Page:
ROCHESTER - In a press release from the city last week clearly intended to stifle dissent over the library's acquisition of Gender Queer, a novel that includes images of children having oral sex, the chief librarian insisted the book is intended for adults and placed in the adult section of the library.
But on Tuesday she admitted anyone of any age can check it out and take it home.
"Anyone can go anywhere (in the library) and look at any book," Rochester Public Library Director Marie Lejeune told The Rochester Voice. "Anyone can take out Gender Queer."
Gender Queer: A Memoir, by Maia Kotabe, recounts Kobabe's journey from adolescence to adulthood and the author's exploration of gender identity and sexuality, ultimately identifying as being outside of the gender binary, according to Wikipedia..
Gender Queer is among the graphic novel genre, which is especially popular among young people. The genre includes a comic book look, Lejeune said.
Some of the more offensive images in Gender Queer include what appears to be two youngsters engaging in oral sex, but there are also other images of sex acts in the book, which has been banned in many libraries nationwide.
Lejeune defended the library's inclusion on its shelves and said it's not the job of library staff to police who looks at what.
"I recommend that parents be involved in their children's borrowing," she said. "That is the job of the parent. Parents need to be involved in what their children borrow from the library.
However, Lejeune confirmed that anyone can check the book out, no matter how young they appear when they present the book at the main desk.
"Could they be under the age of 12?" The Rochester Voice asked.
"Yes," replied Lejeune who cited the principle of loco parentis, a Latin term that refers to the legal responsibility of a person or organization to perform some of the functions or responsibilities of a parent.
"We are not loco parentis," she said repeatedly.
Given that, she said libraries and librarians have no right to infringe on who can take what out of the library, no matter their age.
The controversy over Gender Queer began when City Councilor Jim Gray requested an agenda item be placed on the Sept. 6 City Council meeting to discuss the appropriateness of the widely criticized book.
Gray's request for City Manager Blaine Cox to discuss his findings on the book's appropriateness after conferring with Lejeune were rebuffed after City Council voted 12-1 to scuttle Gray's agenda item, with only Gray voting against.
The vote, which followed a 23-minute secret meeting, employed Robert's Rules of Order verbiage to eliminate any discussion.
"So we ended up not getting the report from the city manager," lamented Gray soon after the vote., "which was what I wanted."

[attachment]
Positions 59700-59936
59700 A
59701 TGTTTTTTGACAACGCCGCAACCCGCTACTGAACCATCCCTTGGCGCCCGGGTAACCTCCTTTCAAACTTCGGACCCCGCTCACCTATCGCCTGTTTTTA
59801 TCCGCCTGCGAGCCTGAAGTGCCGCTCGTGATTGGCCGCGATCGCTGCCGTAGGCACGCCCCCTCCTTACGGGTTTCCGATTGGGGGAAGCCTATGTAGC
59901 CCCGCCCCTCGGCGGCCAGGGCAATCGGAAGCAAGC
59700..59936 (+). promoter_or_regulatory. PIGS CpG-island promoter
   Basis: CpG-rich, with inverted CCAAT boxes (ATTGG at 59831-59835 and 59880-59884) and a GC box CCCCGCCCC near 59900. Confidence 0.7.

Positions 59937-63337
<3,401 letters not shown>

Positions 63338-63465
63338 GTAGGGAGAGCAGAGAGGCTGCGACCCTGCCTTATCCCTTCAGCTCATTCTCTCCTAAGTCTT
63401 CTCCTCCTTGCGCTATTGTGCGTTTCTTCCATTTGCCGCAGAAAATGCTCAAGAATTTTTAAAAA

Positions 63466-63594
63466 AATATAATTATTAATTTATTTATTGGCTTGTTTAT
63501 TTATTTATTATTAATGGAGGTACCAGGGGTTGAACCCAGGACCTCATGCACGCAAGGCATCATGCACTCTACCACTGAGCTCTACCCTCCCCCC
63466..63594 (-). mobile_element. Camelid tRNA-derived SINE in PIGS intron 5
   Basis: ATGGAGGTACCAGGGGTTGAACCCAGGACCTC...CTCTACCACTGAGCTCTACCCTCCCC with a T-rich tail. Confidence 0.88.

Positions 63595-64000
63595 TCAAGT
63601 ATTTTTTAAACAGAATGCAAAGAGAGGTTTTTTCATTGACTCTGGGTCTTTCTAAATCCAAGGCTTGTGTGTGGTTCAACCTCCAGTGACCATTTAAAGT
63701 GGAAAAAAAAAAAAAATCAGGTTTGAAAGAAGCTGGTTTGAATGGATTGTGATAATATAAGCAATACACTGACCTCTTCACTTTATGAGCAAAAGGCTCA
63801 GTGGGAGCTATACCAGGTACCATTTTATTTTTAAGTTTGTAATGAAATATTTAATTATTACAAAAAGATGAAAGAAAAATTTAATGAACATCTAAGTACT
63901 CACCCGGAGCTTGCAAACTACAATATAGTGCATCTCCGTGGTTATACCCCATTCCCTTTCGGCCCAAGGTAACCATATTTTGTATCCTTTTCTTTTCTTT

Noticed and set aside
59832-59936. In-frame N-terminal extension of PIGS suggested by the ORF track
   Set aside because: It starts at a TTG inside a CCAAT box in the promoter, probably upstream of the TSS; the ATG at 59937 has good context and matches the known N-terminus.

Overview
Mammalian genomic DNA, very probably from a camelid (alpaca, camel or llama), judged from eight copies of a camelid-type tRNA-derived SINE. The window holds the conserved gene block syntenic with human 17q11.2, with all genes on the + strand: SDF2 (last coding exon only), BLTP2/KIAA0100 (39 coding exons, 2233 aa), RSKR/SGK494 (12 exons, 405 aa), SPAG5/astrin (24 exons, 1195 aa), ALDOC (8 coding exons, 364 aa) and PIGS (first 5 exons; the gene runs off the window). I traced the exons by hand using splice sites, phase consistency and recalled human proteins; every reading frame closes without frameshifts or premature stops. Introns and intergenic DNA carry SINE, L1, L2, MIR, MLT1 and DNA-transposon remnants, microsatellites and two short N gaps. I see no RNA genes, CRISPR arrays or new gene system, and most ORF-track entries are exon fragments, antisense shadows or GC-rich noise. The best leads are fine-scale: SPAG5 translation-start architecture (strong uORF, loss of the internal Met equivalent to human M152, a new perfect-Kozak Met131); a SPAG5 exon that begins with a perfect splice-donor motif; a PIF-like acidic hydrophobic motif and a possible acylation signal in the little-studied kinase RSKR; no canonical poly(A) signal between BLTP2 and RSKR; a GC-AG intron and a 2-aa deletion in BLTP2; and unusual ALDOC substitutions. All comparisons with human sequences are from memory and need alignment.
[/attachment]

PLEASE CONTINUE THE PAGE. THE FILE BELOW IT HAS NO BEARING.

According to Wikipedia the image referenced in the story that depicts juveniles having oral sex is of (the author's) girlfriend performing oral sex on em while e wears a strap-on dildo." (e and em are what are referred to as nonbinary pronouns).
Many libraries that received criticism have removed the books immediately, including in Keller, Texas, where Kathy May successfully led a movement for its removal from school library shelves.
"This is porn," she said on Lt. Col. Allen West's "Steadfast and Loyal" podcast earlier this month. "School districts across the country are getting this off the shelves."
May said she found many more books with disturbing subjects, but that Gender Queer was the most repugnant visually.
It should be noted that Gender Queer is not in any Rochester School libraries, according to Rochester Schools Supt. Kyle Repucci.
While it appears City Council used Robert's Rules to removed the agenda item, Rochester's City Charter, itself, may give detractors of the book some ammunition.
One section of the City Charter that seeks to regulate murals says they can be approved as long as:
"The mural contains no defamation, incitement, obscenity, illegal content, or images of child pornography. Obscene matter is that which the average resident of the City, applying community standards, would find, taken as a whole, appeals to a prurient interest and lacks serious literary, artistic, political, or scientific value."
Meanwhile, The Rochester Voice interviewed seven parents who were picking up their children at Rochester Middle School on Sept. 9, all of whom said they were outraged that the book was on the RPL shelves.
Gray feels that the City Council is, in fact, a legitimate body to weigh in on this subject, since they hold the purse strings to the library and appoint library trustees.
"We need the citizens of Rochester to come in and look at the book," he said earlier this month.